Abdominals - it's tricky to establish what the 'abdominals' actually are as many people do get slightly confused thinking that the abdominals are all about the core muscles. In this instance, we are speaking strictly about the rectus abdominals as it acts directly on the pelvis via its insertion at the pubic symphysis. These muscles act on the upward pull of the pelvis anteriorly (in the front). Whilst they do not directly influence the pelvis outright; their tension can influence the alignment of the pelvis in relation to it's other primary movers. If the rectus abdominus becomes too tight then the upward pull of the pelvis can result in an inability to extend the hips, arch backwards or stabilise the core.
Lumbar Muscles - this is not a technical term but I use it here to refer to the muscles that act on the posterior alignment of the pelvis and spine. It is primarily the Quadratus Lumborum (QL) but also includes the Erector Spinae group of muscles. These muscles attach to the superior lips of the iliac crest, the highest point of the girdle at the back. The Erector group attach more centrally via the transverse process' of the lumbar spine, but are connected via ligaments to the pelvis bone. Thus their pull is upward towards the back - almost like a skeletal wedgie! This results in an anterior tilt of the pelvis especially if combined with tightness in the iliopsoas. This can make forward flexing at the hips restricted or difficult.. It can also vaguely include the Latissimus Dorsi (Lats) muscles that do connect to the pelvis via the thoracolumbar fascia. Due to this attachment, the Lats can contribute to the pelvic alignment and the excessive pull upward.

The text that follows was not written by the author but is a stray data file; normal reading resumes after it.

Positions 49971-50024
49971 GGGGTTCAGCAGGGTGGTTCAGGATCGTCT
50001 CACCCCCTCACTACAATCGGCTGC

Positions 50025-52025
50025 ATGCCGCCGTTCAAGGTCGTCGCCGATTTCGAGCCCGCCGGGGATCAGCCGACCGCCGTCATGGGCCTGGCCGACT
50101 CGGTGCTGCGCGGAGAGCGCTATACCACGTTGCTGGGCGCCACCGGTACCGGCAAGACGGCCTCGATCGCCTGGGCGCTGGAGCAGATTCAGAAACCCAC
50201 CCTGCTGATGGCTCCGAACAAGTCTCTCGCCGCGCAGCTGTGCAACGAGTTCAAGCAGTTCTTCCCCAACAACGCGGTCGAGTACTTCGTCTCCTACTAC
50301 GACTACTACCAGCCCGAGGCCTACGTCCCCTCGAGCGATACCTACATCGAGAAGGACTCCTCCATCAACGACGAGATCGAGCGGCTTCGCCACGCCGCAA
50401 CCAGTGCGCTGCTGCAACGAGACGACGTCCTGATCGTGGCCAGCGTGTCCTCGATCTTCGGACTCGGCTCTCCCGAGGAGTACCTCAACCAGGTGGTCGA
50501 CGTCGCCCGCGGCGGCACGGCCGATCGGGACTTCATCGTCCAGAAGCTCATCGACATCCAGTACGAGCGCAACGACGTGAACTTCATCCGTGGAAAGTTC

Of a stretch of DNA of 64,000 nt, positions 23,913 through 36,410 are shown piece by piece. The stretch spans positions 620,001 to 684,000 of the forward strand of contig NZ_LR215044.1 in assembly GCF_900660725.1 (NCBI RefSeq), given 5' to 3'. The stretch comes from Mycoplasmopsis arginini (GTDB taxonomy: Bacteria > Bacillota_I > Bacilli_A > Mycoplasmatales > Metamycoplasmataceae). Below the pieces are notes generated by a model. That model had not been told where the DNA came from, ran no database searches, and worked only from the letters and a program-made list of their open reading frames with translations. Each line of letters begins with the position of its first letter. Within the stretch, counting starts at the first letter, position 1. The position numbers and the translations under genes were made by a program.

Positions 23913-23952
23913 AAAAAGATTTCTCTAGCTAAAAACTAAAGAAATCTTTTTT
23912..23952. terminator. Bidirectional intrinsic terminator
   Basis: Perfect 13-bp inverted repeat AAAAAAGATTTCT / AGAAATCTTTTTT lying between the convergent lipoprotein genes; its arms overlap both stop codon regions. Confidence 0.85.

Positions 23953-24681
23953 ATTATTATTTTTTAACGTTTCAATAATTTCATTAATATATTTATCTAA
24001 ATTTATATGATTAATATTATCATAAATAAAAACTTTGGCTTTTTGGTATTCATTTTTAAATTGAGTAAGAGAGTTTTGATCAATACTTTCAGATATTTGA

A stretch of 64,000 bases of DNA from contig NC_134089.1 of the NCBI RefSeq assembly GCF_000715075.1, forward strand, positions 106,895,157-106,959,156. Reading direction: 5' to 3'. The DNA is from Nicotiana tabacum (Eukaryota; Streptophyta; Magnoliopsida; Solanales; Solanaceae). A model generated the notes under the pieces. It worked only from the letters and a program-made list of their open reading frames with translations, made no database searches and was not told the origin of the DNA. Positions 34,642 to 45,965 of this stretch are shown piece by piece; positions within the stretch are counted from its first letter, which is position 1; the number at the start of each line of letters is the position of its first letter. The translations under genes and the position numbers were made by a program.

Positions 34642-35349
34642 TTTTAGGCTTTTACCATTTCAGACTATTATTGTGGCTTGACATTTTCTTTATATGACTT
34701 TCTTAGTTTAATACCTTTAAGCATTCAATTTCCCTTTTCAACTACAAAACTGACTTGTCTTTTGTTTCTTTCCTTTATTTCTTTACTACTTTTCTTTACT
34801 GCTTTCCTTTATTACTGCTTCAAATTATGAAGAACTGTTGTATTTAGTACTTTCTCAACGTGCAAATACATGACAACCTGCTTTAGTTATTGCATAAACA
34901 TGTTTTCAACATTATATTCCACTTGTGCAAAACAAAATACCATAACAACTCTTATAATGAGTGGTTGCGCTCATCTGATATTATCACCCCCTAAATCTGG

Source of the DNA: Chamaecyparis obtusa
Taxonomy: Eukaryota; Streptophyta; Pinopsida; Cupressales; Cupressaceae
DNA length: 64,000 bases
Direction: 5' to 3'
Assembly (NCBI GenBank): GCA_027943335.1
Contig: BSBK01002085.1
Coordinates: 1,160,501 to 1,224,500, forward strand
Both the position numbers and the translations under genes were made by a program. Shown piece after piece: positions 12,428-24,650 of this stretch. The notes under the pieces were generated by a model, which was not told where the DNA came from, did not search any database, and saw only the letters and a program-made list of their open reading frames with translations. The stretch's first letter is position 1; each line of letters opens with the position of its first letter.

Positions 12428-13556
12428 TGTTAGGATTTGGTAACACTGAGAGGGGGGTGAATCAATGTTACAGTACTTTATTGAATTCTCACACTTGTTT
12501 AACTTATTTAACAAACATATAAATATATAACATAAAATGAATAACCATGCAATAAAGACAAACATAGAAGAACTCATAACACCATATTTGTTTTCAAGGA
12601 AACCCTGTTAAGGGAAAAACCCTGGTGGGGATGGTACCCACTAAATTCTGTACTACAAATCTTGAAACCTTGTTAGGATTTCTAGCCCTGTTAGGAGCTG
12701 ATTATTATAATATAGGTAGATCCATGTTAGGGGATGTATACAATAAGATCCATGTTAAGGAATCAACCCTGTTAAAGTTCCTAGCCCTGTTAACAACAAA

Hamstrings - the other large primary movers of the legs. The hamstrings are large powerful muscles that are very much important to our development as a land animal and our ability to leap, run and climb. They attach to the Posterior Superior Iliac Spine (PSIS) and their influence draws the pelvis downwards at the back, which can flatten the lumbar spine.
Adductors - similarly to the mention of the iliopsoas, these large muscles on the inside thigh cross the anterior and posterior aspects of the leg. This influences the pelvis greatly as the pull on the adductors origin at the pubic symphysis will result in a downward rotation of the anterior pelvis, with the same result as the pull of the quadriceps group.
So you can see the complexity of the pelvis and how this is influenced by the pull of each group of muscles. IF you look at the picture attached, you can see that the pelvis is like a swinging pulley inside a group of cables. Each muscle group is pulling in different directions on the bony girdle to maintain it's position. If you have ever seen the skycam at work in large venues like the Rod Laver Arena, the same principle applies here. Essentially 4 main cables that each determine the location of the central camera or item. Maintaining a balance of these elements is important that allows the structure to move, fly, stabilise and hold in all different directions. It's an incredible balancing act that has been evolved by us (aren't we clever) to ensure we are one of the top tier animals of adaptive movement in the animal kingdom.
For this vital keystone of the human body, it's imperative that we keep the positioning intact and in the correct alignment, as inefficient movement here is magnified throughout our body and compensations in other articulations are a direct result. For an understanding of this is see the article on 'lower backs'. So with any issue of pelvic balance and stability, always remember the BIG 4. Each are as important as the other and need to be addressed to keep our keystones level and stable.
NB - this article deals with the anterior/posterior axis and does not address the issues involved with uneven lateral pull on the pelvis. That's a whole other article.